So as digital advancements continue to evolve and grow, and customer needs continue to adapt, as they have and always will do, so the banking and lending industry must also adapt to keep pace with the change, whilst ensuring that good customer outcomes don’t waiver as a result.
The evolution of customer needs
As we are acutely aware, the pandemic, Brexit, the war on Ukraine, and the cost-of-living crisis are causing mass uncertainty, instability and challenges across the country for individuals and businesses. As the landscape evolves, so do customer’s needs. This is not a new thing though. Each customer is an individual and should be treated as one. As individuals, we all have differing needs, and those needs evolve over time. Sure, external factors like the ones I’ve just mentioned can cause bigger shifts in customer circumstances, but those differing needs have always been there, we are just becoming more aware of them now. And there won’t always be a straightforward solution to how you meet those needs. But this isn’t always about having the exact answer every time, but instead having the flexibility to treat each customer as an individual, asking them what they need, and catering where possible to that. This is financial inclusion. Ensuring that everyone, no matter what their life experiences or circumstances are, or how they choose to conduct their banking, can access what they need, when they need it.
How digital and traditional services have evolved
Branch access looks very different now to what it used to. Banking hubs, for one, are an innovative way of maintaining access to cash and that face-to-face point of contact in local communities. These hubs provide a shared service with numerous banks coming together to allow customers to carry out their financial needs, face-to-face with someone from the post office or their bank. It’s an accessible way of filling the gaps left by branch closures, and ensuring that human touch for those who need it.
What banks and lenders must consider is how to maintain the buy in from customers who typically used branches for their banking needs. They have to put themselves in the customers’ shoes and think – what do they want this experience to look like and how can we cater to that? Do they trust that the service we will be providing here – bearing in mind it’s being provided alongside a number of other banks and often by post office staff – is in line with their usual banking experience – if not, how can we feed through our messaging, our brand, our usual customer interaction to help them get the best and most comfortable experience?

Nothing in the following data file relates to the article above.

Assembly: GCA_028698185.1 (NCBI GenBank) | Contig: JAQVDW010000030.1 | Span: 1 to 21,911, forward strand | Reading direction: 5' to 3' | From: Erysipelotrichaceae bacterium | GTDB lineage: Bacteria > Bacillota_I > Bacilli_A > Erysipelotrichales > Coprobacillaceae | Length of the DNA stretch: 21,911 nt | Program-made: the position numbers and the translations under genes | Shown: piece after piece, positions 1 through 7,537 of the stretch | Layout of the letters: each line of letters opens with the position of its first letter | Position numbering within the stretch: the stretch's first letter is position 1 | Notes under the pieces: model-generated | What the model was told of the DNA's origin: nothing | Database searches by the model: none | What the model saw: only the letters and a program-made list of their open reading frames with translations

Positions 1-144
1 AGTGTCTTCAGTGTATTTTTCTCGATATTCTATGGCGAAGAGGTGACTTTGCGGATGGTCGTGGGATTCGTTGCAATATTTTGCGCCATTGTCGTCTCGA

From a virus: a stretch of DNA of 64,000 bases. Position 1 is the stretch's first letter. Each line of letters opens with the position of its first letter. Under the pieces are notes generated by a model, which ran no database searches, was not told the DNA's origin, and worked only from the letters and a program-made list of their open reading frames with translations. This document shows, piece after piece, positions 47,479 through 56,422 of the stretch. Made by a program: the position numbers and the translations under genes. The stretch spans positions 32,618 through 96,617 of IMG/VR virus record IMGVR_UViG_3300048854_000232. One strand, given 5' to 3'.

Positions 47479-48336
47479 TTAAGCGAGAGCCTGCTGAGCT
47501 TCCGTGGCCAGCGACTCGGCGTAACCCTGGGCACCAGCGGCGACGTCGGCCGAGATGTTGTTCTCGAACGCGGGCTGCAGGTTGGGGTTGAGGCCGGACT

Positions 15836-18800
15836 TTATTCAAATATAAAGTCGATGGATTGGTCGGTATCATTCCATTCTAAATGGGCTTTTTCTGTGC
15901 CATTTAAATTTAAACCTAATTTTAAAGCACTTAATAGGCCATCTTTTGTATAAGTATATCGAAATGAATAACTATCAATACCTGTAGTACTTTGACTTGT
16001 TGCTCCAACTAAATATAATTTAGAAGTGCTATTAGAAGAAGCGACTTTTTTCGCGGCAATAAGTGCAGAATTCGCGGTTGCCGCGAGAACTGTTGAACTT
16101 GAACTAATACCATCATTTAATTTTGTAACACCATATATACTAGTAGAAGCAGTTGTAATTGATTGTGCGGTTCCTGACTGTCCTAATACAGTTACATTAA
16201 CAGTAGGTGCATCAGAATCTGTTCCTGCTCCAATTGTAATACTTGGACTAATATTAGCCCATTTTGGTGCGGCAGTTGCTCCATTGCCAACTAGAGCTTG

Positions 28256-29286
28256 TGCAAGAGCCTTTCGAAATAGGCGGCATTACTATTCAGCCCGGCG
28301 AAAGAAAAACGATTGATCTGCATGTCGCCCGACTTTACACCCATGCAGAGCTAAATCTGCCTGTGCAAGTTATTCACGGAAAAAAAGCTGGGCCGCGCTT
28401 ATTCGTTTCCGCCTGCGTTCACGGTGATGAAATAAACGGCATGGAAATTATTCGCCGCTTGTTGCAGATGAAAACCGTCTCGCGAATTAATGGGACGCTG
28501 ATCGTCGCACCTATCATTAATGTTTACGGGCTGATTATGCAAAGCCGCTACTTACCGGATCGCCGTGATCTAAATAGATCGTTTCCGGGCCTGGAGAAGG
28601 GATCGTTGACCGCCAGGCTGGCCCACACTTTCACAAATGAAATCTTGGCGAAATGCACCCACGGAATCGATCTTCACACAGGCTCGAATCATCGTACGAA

Within digital channels, as I mentioned, there are many opportunities for customers, but there are also risks too. As an example, we recently conducted a thematic review of our registered firms’ vulnerability practices across our Standards and Codes. We found that within digital channels, firms had less opportunities to identify customer vulnerabilities due to systems not currently allowing this to occur easily. The challenge here for firms now lies in how to identify vulnerability and additional support needs throughout the digital journey, without those human touch points where this may naturally come up in conversation, whilst at the same time, not adding too much friction into what should be a highly automated process.
Practical tips for ensuring inclusivity
I want to acknowledge that firms are under pressure right now, arguably more so than ever, with regulation requirements growing, and with the pressure they’re putting on themselves to do the right thing. That is the purpose of organisations like the Lending Standards Board – to provide best practice guidance for firms, to hold them accountable to stay on that right track, and to provide greater insights into the industry so firms can identify emerging risks and be prepared for them.
I thought might be helpful now with the time we have left, is to look at one case study example, highlighting the risks, in a digital journey in this case and how firms can ensure that their customers get a good outcome. And so, here are the top five practical steps that can be taken to make a demonstrable impact on how you achieve financial inclusivity for your customers – inclusive design, timing, training, raising awareness, and effective communication. In the case study that I’m going to share, I have taken the example of a firm who is automating its application process. The firm has decided that all applications will now be processed digitally. However, they also want to ensure that the new process is inclusive for all customers. So, what do they need to consider here?